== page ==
Exploring the Connection Between AI & Logistics

As artificial intelligence continues to make its way into every corner of the business world, shippers should consider taking a step back to look at how this advanced technology really fits into their transportation, logistics, and supply chain strategies.

Advanced technologies like artificial intelligence (AI), machine learning (ML), and the Internet of Things (IoT) are getting a lot of buzz right now for the way they generate and use data to enhance decision-making and manage repeatable tasks, thus freeing up labor to focus on more important things.

Able to analyze enormous volumes of data, AI is gaining early traction in the logistics space, where it “enables the tracking and measurement of all the factors that are needed to improve demand forecasting accuracy,” The Network Effect reports.

“In fact, AI provides an endless loop of forecasting, continuously adjusting the forecast based on real-time sales, weather and other factors,” the publication continues, noting that simply having access to that data could reshape supply chain spaces like warehouse management. With self-driving forklifts, automated sorting, and self-managing inventory systems powered by drones and autonomous ground vehicles, it’s easy to see how warehousing, a key aspect of any supply chain, could be affected by technological developments to a much greater scale in the near future. It’s not hard to look ahead at other logistics fields – think automated trucking or drone-based delivery services – and draw the same conclusion; AI is here, and what it looks like today will be unrecognizable when compared to its future use cases.

While the potential applications for AI in logistics and supply chain may appear to be limitless right now, it may not make sense in every situation. Where it might shine in areas like supply visibility, data analysis, demand forecasting, and supplier relationship management, it’s not necessarily a cure-all.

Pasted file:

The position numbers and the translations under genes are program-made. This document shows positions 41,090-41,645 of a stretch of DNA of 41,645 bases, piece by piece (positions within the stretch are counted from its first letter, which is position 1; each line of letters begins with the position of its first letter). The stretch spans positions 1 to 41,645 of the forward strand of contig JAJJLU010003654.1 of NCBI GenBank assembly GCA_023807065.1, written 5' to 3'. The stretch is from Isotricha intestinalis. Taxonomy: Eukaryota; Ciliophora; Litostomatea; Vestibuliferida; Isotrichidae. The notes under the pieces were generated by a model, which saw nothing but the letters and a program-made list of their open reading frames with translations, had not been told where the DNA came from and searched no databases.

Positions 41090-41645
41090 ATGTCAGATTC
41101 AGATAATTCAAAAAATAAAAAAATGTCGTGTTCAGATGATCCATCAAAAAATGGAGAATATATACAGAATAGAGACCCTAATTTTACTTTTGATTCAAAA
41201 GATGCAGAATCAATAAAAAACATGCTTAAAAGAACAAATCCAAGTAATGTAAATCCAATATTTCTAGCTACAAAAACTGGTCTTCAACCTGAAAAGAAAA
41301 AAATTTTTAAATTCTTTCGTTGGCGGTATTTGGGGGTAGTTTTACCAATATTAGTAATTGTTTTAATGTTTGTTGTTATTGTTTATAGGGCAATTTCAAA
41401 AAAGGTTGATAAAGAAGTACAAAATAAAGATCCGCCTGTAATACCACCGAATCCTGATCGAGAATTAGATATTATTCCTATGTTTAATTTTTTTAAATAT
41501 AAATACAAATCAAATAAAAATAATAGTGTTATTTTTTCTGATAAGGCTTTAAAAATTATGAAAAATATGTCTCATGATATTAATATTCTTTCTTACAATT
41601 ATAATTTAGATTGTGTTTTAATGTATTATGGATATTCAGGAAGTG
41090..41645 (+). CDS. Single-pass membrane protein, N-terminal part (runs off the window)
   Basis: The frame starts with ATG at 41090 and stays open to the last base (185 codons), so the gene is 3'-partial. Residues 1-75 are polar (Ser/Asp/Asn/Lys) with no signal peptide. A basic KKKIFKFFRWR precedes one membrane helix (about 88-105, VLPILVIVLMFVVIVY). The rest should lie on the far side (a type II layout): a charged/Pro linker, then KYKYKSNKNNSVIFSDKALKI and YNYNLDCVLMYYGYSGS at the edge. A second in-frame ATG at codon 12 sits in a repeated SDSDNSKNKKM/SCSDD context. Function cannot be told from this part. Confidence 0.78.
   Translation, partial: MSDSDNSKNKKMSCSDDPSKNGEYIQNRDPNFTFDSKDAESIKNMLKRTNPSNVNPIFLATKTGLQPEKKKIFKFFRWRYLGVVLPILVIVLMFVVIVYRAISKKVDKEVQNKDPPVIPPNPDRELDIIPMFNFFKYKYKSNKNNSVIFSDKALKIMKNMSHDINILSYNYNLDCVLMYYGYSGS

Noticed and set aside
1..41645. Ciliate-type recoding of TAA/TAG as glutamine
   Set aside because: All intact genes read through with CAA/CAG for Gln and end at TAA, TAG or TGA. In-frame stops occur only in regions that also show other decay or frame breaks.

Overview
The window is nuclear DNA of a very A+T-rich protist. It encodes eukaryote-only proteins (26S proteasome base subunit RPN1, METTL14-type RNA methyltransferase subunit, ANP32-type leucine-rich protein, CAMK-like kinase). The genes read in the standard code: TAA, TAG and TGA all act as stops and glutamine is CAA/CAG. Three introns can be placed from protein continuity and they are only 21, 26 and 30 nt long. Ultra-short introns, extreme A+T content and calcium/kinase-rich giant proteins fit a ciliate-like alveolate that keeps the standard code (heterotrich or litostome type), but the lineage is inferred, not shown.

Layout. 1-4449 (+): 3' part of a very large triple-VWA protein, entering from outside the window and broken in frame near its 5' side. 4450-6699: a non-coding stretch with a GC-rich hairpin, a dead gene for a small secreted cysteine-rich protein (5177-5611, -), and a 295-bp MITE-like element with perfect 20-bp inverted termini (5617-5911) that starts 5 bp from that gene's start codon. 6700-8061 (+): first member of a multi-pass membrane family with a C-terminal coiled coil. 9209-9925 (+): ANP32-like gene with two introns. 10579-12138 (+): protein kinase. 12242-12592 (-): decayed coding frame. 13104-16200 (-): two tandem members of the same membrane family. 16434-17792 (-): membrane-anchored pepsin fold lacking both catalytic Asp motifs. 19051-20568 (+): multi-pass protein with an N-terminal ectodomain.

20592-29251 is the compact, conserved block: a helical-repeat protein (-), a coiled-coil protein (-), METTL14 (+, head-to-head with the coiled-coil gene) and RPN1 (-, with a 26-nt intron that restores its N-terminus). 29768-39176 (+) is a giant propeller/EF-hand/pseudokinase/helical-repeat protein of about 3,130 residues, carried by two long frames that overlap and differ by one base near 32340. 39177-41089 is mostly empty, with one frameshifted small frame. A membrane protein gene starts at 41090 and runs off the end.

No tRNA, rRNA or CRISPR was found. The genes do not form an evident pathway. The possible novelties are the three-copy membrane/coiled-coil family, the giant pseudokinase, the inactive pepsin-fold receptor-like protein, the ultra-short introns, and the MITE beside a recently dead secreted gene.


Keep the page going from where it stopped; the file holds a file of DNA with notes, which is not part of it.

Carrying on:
“Having strong, accessible data is essential, but highly- experienced personnel can provide key insights to real-time information that allow shippers to adjust planned shipments or those currently in route,” said Odyssey’s Robert Boyle, Vice President, NA Managed Logistics Services.  “To be competitive, companies need to pivot from being report producers to true business analysts. This will ultimately impact your business and produce better outcomes. Dashboards loaded with data and real-time information allow you to spend more time analyzing data versus producing it.”

Harnessing Data and Making It Actionable

In AI in the transportation industry: its perceived utility and the ground-zero reality, Vishnu Rajamanickam, points out that AI has been around in the transportation industry for a while now, but notes that only a select few companies are reaping its rewards. “It is nice to talk about AI and the results of it, but transportation companies should not implement AI for the sake of implementing it,” one logistics provider told FreightWaves. “The critical dimension has always been to see what the commercial incentive of any technology would be.”

Acknowledging that transportation and logistics companies would benefit most from AI applications that “effectively harness the millions of data points that flow through their systems and create solutions to improve productivity,”  Rajamanickam says there are also situations where AI’s role is over-anticipated.